Closing the Gap: Potential Contribution of Social Assistance for Achieving Sustainable Development Goals

Publication | July 2017
Closing the Gap: Potential Contribution of Social Assistance for Achieving Sustainable Development Goals

This brief discusses the fiscal requirements to meet the social protection-related targets of SDGs, particularly for social assistance programs in ADB’s 16 developing member countries in Asia.

If the first Sustainable Development Goal (SDG) to “End poverty in all its forms everywhere” is to be taken seriously, most low- and middle-income countries face a huge challenge.

Social assistance programs, especially cash transfer programs, have become increasingly popular in low- and middle-income countries. Its positive impacts on the lives of the poor and vulnerable have also accumulated over the past decade. SDG Target 1.3 (Implement social protection, including floors) explicitly recognizes the potential of social protection systems for eradicating poverty. However, with social assistance policies underperforming in most countries, simply allocating more money—though urgently needed—will not solve the problem. This brief discusses how to close the social assistance gap through 2030.

Key Points

  • Global poverty rate has fallen, but the living standard of people living below the international poverty line has hardly changed. Ending poverty as envisioned in the SDG will require additional effort at global and national levels to address chronic poverty traps and improve outcomes for the poor and vulnerable.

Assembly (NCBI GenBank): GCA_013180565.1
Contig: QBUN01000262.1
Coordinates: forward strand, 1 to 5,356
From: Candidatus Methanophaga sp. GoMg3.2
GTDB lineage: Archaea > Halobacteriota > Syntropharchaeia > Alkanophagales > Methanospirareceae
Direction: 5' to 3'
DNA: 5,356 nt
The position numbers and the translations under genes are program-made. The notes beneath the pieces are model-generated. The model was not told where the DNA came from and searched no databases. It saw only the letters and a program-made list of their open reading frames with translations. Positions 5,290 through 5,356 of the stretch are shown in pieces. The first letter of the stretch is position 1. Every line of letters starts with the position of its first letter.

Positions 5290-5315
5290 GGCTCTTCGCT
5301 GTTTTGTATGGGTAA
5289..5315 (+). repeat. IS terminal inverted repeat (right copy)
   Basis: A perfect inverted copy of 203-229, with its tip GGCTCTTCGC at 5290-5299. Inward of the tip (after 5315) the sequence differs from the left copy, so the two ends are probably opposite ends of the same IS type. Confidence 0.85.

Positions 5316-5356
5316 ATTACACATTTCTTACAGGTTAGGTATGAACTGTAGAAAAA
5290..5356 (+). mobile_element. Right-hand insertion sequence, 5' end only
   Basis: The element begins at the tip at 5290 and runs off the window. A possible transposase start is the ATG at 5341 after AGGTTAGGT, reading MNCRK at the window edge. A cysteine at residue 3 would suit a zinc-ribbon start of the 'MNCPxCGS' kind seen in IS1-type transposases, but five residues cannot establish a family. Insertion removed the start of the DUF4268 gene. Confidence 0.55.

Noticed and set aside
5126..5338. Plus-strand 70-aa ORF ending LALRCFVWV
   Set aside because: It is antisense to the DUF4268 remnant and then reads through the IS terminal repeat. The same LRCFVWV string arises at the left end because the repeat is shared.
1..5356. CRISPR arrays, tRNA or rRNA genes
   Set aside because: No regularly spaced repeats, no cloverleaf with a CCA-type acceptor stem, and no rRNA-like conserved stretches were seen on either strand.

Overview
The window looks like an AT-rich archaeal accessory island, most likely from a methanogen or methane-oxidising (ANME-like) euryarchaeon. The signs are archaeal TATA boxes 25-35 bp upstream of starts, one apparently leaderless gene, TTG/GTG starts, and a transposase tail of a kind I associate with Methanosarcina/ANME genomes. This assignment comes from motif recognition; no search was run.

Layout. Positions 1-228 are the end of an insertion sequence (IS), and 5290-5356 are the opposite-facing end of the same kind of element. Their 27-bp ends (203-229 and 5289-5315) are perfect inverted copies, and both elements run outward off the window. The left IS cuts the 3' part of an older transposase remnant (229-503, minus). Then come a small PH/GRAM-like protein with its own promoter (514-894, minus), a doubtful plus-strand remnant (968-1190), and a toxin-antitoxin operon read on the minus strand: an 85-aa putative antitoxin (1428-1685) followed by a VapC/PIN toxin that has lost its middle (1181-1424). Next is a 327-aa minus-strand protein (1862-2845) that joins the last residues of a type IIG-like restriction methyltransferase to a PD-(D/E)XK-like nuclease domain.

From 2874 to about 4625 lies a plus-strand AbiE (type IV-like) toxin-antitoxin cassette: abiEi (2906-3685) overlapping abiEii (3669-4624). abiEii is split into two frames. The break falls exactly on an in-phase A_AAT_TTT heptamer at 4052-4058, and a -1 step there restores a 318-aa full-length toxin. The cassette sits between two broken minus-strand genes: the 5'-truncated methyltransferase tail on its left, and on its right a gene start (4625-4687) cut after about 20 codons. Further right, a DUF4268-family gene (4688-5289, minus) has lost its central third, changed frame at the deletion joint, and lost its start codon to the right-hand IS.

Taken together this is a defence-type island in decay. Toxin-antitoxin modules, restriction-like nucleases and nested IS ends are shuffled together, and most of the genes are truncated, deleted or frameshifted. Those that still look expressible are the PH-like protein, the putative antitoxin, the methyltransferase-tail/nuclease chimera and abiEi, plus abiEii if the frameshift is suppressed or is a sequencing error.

• Many countries have invested in social protection over the past decades, and social assistance programs have expanded rapidly. International evidence is highly conclusive about the positive effect of cash transfers on school attendance, food consumption, and the health status of the population, and their multiplier effect.
  • Recent estimates suggest that eradication of extreme poverty (lifting everybody to the international poverty line of $1.90 per day in 2011 purchasing power parity [PPP]) would require less than 1% of gross domestic product in most of the 16 countries covered by this paper. But closing the poverty gap up to $3.10 per day in 2011 PPP would require substantially more funds.
  • With limited fiscal resources, governments must decide whether to extend coverage (horizontal dimension) or strengthen adequacy (vertical dimension) of social assistance programs. Governments should also invest in the provision of services such as education, health, and infrastructure for social assistance to translate into better opportunities for the poor and vulnerable.